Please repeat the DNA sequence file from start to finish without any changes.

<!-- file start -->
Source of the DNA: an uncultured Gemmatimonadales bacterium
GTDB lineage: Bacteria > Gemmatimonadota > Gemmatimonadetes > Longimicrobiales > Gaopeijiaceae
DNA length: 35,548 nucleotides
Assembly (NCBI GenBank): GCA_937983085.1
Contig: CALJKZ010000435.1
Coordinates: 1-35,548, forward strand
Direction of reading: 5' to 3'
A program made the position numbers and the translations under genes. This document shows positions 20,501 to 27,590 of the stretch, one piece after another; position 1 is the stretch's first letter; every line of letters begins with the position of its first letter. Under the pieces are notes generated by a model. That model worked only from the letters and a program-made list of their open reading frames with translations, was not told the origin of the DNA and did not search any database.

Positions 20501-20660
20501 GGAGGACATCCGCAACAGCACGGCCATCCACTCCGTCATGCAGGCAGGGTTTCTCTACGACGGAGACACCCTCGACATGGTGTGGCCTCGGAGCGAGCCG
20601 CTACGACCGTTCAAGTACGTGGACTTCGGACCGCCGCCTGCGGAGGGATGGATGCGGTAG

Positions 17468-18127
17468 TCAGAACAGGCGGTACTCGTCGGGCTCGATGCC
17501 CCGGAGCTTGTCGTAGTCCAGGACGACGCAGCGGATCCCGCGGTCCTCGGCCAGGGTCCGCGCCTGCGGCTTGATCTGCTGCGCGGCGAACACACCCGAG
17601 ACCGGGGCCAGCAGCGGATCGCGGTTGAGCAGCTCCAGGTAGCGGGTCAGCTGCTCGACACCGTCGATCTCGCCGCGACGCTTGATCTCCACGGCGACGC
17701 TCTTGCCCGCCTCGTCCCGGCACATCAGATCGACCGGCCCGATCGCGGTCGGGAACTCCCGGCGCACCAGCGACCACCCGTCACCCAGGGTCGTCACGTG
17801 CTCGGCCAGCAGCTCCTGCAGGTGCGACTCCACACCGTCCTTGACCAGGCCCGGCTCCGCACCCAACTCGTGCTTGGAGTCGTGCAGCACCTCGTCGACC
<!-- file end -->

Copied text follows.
Source of the DNA: an uncultured Gemmatimonadales bacterium
GTDB lineage: Bacteria > Gemmatimonadota > Gemmatimonadetes > Longimicrobiales > Gaopeijiaceae
DNA length: 35,548 nucleotides
Assembly (NCBI GenBank): GCA_937983085.1
Contig: CALJKZ010000435.1
Coordinates: 1-35,548, forward strand
Direction of reading: 5' to 3'
A program made the position numbers and the translations under genes. This document shows positions 20,501 to 27,590 of the stretch, one piece after another; position 1 is the stretch's first letter; every line of letters begins with the position of its first letter. Under the pieces are notes generated by a model. That model worked only from the letters and a program-made list of their open reading frames with translations, was not told the origin of the DNA and did not search any database.

Positions 20501-20660
20501 GGAGGACATCCGCAACAGCACGGCCATCCACTCCGTCATGCAGGCAGGGTTTCTCTACGACGGAGACACCCTCGACATGGTGTGGCCTCGGAGCGAGCCG
20601 CTACGACCGTTCAAGTACGTGGACTTCGGACCGCCGCCTGCGGAGGGATGGATGCGGTAG

Positions 17468-18127
17468 TCAGAACAGGCGGTACTCGTCGGGCTCGATGCC
17501 CCGGAGCTTGTCGTAGTCCAGGACGACGCAGCGGATCCCGCGGTCCTCGGCCAGGGTCCGCGCCTGCGGCTTGATCTGCTGCGCGGCGAACACACCCGAG
17601 ACCGGGGCCAGCAGCGGATCGCGGTTGAGCAGCTCCAGGTAGCGGGTCAGCTGCTCGACACCGTCGATCTCGCCGCGACGCTTGATCTCCACGGCGACGC
17701 TCTTGCCCGCCTCGTCCCGGCACATCAGATCGACCGGCCCGATCGCGGTCGGGAACTCCCGGCGCACCAGCGACCACCCGTCACCCAGGGTCGTCACGTG
17801 CTCGGCCAGCAGCTCCTGCAGGTGCGACTCCACACCGTCCTTGACCAGGCCCGGCTCCGCACCCAACTCGTGCTTGGAGTCGTGCAGCACCTCGTCGACC